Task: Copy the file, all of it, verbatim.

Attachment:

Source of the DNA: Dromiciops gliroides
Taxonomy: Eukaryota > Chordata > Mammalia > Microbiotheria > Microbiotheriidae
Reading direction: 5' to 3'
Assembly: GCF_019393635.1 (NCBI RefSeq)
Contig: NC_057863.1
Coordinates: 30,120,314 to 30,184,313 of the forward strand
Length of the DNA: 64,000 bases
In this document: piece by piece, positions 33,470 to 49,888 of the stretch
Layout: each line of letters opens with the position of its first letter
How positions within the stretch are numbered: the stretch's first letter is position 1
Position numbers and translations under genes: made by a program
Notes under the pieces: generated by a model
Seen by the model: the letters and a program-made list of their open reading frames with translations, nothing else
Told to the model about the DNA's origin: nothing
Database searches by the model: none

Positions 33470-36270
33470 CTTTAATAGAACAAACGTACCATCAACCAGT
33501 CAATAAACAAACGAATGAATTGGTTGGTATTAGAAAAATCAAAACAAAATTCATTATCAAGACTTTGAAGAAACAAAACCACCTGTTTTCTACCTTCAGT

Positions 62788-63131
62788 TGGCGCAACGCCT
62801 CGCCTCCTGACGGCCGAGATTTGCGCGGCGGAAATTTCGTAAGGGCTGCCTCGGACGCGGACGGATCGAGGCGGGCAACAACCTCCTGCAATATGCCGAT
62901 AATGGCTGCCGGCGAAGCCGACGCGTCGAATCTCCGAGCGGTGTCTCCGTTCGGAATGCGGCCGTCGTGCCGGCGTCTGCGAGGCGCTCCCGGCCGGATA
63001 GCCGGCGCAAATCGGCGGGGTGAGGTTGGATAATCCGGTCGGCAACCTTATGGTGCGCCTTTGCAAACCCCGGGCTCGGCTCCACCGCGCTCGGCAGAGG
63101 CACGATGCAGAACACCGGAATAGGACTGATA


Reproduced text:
Source of the DNA: Dromiciops gliroides
Taxonomy: Eukaryota > Chordata > Mammalia > Microbiotheria > Microbiotheriidae
Reading direction: 5' to 3'
Assembly: GCF_019393635.1 (NCBI RefSeq)
Contig: NC_057863.1
Coordinates: 30,120,314 to 30,184,313 of the forward strand
Length of the DNA: 64,000 bases
In this document: piece by piece, positions 33,470 to 49,888 of the stretch
Layout: each line of letters opens with the position of its first letter
How positions within the stretch are numbered: the stretch's first letter is position 1
Position numbers and translations under genes: made by a program
Notes under the pieces: generated by a model
Seen by the model: the letters and a program-made list of their open reading frames with translations, nothing else
Told to the model about the DNA's origin: nothing
Database searches by the model: none

Positions 33470-36270
33470 CTTTAATAGAACAAACGTACCATCAACCAGT
33501 CAATAAACAAACGAATGAATTGGTTGGTATTAGAAAAATCAAAACAAAATTCATTATCAAGACTTTGAAGAAACAAAACCACCTGTTTTCTACCTTCAGT

Positions 62788-63131
62788 TGGCGCAACGCCT
62801 CGCCTCCTGACGGCCGAGATTTGCGCGGCGGAAATTTCGTAAGGGCTGCCTCGGACGCGGACGGATCGAGGCGGGCAACAACCTCCTGCAATATGCCGAT
62901 AATGGCTGCCGGCGAAGCCGACGCGTCGAATCTCCGAGCGGTGTCTCCGTTCGGAATGCGGCCGTCGTGCCGGCGTCTGCGAGGCGCTCCCGGCCGGATA
63001 GCCGGCGCAAATCGGCGGGGTGAGGTTGGATAATCCGGTCGGCAACCTTATGGTGCGCCTTTGCAAACCCCGGGCTCGGCTCCACCGCGCTCGGCAGAGG
63101 CACGATGCAGAACACCGGAATAGGACTGATA